As far as mini-producers, I like Fortuna Silver Mines Inc. (FSM:NYSE; FVI:TSX; FVI:BVL; F4S:FSE). The company has done everything right from the get-go. It has increased resources, received permitting and commenced production from two mines, both on time and on budget. This is a rare feat in this industry, and it still has further exploration upside. So, these are the two companies that I like in the silver space right now.
TGR: Who do you think will be the potential buyer for MAG Silver? Fresnillo Plc (FRES:LSE) or another company?
IL: Fresnillo already owns 56% of the Juanicipio project. It has a mine shaft and a mill a few kilometers away. So, it just doesn't make sense for Fresnillo to not take over MAG. But, there are other majors out there that would have a big interest in MAG right now.
TGR: Looking at gold now, there are certainly a lot of beaten-down gold stocks out there. What are some of your favorites in the gold area these days?
IL: I like a lot of the big guys that have been beaten down as well. I own Barrick Gold Corp. (ABX:TSX; ABX:NYSE) simply because it's a bellwether stock for the sector. If we get the mania that we expect, Barrick will be one of the first ones to rocket out of the gates. I also like Eldorado Gold Corp. (ELD:TSX; EGO:NYSE), Detour Gold Corp. (DGC:TSX) and Yamana Gold Inc. (YRI:TSX; AUY:NYSE; YAU:LSE).
Among the smaller producers, Barkerville Gold Mines Ltd. (BGM:TSX.V) is looking promising at these levels. The company just received all necessary approvals for mining and milling at the Bonanza Ledge mine and the QR mill. It still has upside and the grades are pretty great. I've had it on my radar since earlier this month and it is already up 70% since then. I think it still has more room for growth.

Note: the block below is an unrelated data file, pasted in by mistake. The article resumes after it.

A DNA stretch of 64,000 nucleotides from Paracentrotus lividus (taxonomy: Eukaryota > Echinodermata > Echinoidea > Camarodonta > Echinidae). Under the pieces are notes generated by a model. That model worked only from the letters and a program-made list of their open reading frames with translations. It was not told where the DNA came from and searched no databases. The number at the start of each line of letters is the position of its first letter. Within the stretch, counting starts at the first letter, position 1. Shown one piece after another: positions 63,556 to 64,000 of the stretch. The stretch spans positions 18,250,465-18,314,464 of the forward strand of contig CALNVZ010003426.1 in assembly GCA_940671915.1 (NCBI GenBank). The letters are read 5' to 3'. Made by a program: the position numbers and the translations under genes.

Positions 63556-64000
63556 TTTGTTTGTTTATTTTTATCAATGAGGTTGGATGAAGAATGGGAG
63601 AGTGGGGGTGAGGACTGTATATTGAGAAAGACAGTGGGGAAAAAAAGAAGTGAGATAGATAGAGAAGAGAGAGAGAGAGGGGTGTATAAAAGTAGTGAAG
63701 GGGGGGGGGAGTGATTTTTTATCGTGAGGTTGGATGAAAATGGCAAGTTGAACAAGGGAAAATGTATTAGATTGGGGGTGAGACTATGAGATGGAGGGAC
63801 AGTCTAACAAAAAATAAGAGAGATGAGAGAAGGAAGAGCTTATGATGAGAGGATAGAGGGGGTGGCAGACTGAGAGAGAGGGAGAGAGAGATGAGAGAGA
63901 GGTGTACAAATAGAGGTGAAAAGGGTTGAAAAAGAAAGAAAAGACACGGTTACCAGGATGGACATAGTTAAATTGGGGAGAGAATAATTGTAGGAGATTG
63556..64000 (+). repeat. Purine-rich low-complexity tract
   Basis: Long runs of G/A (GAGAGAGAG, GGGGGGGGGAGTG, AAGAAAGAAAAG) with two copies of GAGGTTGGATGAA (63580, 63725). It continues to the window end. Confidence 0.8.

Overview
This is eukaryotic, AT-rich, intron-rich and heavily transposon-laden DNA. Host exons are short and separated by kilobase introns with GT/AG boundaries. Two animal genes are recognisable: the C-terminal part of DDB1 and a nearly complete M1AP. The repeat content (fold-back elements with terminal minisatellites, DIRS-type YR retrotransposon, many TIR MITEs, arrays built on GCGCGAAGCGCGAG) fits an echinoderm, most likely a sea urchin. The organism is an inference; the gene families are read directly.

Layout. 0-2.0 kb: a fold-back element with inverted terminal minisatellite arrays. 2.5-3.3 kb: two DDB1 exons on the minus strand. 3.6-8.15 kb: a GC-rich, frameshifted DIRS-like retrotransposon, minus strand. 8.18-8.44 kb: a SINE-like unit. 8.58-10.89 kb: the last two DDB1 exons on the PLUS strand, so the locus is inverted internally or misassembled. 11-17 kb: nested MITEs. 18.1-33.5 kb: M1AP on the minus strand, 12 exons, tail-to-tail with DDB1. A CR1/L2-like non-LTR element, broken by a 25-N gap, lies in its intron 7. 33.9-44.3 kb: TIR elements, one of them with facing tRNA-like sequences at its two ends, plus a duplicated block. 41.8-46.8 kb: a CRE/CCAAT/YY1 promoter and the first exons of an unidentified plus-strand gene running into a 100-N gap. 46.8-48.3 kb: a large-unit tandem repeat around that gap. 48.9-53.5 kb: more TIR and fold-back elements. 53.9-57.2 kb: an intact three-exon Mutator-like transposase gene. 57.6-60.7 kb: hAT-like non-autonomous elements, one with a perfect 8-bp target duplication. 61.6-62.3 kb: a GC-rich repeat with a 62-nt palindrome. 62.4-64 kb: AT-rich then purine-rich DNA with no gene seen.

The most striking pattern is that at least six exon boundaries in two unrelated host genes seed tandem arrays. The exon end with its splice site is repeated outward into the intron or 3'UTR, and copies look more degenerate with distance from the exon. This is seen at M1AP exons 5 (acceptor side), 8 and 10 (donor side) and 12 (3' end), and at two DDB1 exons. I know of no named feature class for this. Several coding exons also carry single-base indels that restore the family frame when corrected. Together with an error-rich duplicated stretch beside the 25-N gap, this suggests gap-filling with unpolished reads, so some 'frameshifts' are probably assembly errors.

As far as a non-producer in the junior space, I like Balmoral Resources Ltd. (BAR:TSX.V; BAMLF:OTCQX). The team at Balmoral, led by Darin Wagner, has a time-tested business model with a really high probability of leading to major rewards.
Less than two years ago these guys sold West Timmins Mining to Lake Shore Gold Corp. (LSG:TSX) and gave investors an amazing return. Back in 2008, when times were tough, management continued to do exactly what they're doing right now and deployed my investment strategy, bang on. They had a great project and managed their treasury just right at a time when the world was screaming death in 2008. They also continued to market when no one else would. As a result, West Timmins was one of the first companies to come out of the gate with a bang in 2008. It went from $0.13 to $3.00 in less than 12-months. That's a return over 2,200%.
I think Balmoral is a second chance for investors who missed West Timmins. It currently controls one of the largest land positions in the Abitibi, which is home to the second largest accumulation of gold in the world. It continues to hit high grades everywhere along the properties with a greater than 75% success rate. Not only does it have one of the largest land packages in the Abitibi, it's right beside what will become Canada's largest gold mine next year—Detour Gold's 15.6 million ounce Detour Lake mine. As I said before, I'm looking for potential takeover targets—companies like MAG and Balmoral. Both of these companies are smack-dab in the middle of what's either a producing mine or one that's going to be the biggest producing mine in Canada. That means Balmoral has the ingredients to be a prime takeover target. It just needs some more drill results to blend it all together.